Find thousands of books, manuscripts, visual materials and unpublished archives from our collections, many of them with free online access.
Search for free, downloadable images taken from our library and museum collections, including paintings, illustrations, photos and more.
Exosomes on surface of HeLa cell
- Dr James Edgar, Cambridge Institute for Medical Research, Cambridge
- Digital Images
Attribution 4.0 International (CC BY 4.0)
You can use this work for any purpose, including commercial uses, without restriction under copyright law. You should also provide attribution to the original work, source and licence.
Creative Commons Attribution (CC BY 4.0) terms and conditions https://creativecommons.org/licenses/by/4.0
Selected images from this work
About this work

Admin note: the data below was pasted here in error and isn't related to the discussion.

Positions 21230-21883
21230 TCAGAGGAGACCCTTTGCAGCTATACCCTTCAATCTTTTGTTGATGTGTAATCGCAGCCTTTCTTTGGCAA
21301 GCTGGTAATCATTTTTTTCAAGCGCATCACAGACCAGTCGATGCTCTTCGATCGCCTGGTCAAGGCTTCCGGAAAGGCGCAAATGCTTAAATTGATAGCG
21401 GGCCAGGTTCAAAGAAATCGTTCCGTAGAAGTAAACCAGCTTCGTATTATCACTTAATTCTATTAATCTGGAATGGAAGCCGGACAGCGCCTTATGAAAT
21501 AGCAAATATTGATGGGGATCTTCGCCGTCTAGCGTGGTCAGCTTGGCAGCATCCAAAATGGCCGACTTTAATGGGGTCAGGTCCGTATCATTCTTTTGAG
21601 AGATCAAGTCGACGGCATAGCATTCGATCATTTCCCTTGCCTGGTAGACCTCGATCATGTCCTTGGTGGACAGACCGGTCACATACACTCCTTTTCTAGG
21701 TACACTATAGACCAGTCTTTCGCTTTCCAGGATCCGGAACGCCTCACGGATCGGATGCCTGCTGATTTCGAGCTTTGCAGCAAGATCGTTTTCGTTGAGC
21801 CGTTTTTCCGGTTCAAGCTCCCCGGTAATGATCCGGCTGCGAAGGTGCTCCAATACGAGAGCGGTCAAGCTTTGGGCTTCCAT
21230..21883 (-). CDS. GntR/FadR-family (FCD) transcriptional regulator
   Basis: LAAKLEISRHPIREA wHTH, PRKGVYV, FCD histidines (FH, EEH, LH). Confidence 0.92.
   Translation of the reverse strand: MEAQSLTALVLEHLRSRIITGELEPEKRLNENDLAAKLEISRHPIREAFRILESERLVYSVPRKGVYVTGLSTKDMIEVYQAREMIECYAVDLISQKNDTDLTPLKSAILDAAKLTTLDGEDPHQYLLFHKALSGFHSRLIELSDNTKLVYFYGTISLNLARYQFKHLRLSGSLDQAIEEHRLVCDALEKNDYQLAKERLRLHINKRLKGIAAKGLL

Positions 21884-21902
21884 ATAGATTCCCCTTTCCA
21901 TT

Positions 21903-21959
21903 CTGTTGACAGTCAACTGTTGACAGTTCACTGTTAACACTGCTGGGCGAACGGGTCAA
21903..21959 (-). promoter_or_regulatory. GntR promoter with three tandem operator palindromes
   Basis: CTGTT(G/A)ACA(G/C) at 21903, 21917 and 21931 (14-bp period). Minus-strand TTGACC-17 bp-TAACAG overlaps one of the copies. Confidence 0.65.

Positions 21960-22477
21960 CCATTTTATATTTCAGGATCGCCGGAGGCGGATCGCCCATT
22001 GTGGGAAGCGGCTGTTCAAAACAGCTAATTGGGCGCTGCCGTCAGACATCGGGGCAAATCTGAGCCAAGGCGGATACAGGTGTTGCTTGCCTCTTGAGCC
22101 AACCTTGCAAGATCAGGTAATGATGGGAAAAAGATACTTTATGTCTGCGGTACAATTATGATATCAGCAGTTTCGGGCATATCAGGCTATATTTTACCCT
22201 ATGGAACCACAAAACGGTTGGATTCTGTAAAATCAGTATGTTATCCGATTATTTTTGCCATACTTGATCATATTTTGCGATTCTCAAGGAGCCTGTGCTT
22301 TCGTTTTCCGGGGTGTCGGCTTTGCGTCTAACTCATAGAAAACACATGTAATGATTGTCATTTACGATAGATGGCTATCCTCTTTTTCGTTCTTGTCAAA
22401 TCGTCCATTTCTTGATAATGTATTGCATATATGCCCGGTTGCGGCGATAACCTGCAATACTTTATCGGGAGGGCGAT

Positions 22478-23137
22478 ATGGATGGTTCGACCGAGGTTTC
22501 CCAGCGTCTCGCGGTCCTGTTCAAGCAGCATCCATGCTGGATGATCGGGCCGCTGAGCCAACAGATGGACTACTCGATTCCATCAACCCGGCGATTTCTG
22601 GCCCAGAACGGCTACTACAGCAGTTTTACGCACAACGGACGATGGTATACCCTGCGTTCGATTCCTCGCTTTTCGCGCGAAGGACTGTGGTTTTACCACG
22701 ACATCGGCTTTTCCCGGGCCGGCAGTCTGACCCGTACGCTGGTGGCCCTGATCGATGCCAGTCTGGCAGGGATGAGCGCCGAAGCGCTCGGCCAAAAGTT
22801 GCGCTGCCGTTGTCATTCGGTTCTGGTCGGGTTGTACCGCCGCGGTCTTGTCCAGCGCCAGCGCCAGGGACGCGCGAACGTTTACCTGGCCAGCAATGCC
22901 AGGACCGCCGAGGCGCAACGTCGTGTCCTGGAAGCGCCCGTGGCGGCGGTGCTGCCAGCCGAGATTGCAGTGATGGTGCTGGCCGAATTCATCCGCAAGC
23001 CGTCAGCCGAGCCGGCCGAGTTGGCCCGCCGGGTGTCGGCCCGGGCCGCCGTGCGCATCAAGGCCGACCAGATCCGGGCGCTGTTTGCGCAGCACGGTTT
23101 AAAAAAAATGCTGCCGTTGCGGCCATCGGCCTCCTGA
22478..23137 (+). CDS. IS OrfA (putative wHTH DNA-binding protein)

This image shows a scanning electron micrograph of the surface of a HeLa cell (pink) that has been treated with a drug to induce exosome (blue) release. Exosomes are a type of vesicle, or fluid-filled space surrounded by a membrane, that are released from cells. Our understanding of how they behave is in its infancy, but exosomes have already been implicated in numerous disease states, including neurodegenerative diseases and cancer. Here, it is shown for the first time that exosomes remain associated to the surface of cells following their expulsion from the cell. The image helps to demonstrate that exosomes are retained in small clusters, and further work has shown that these clusters are held together by the protein 'tetherin' which plays a similar role in holding viruses to the surface of cells as a means of limiting viral spread.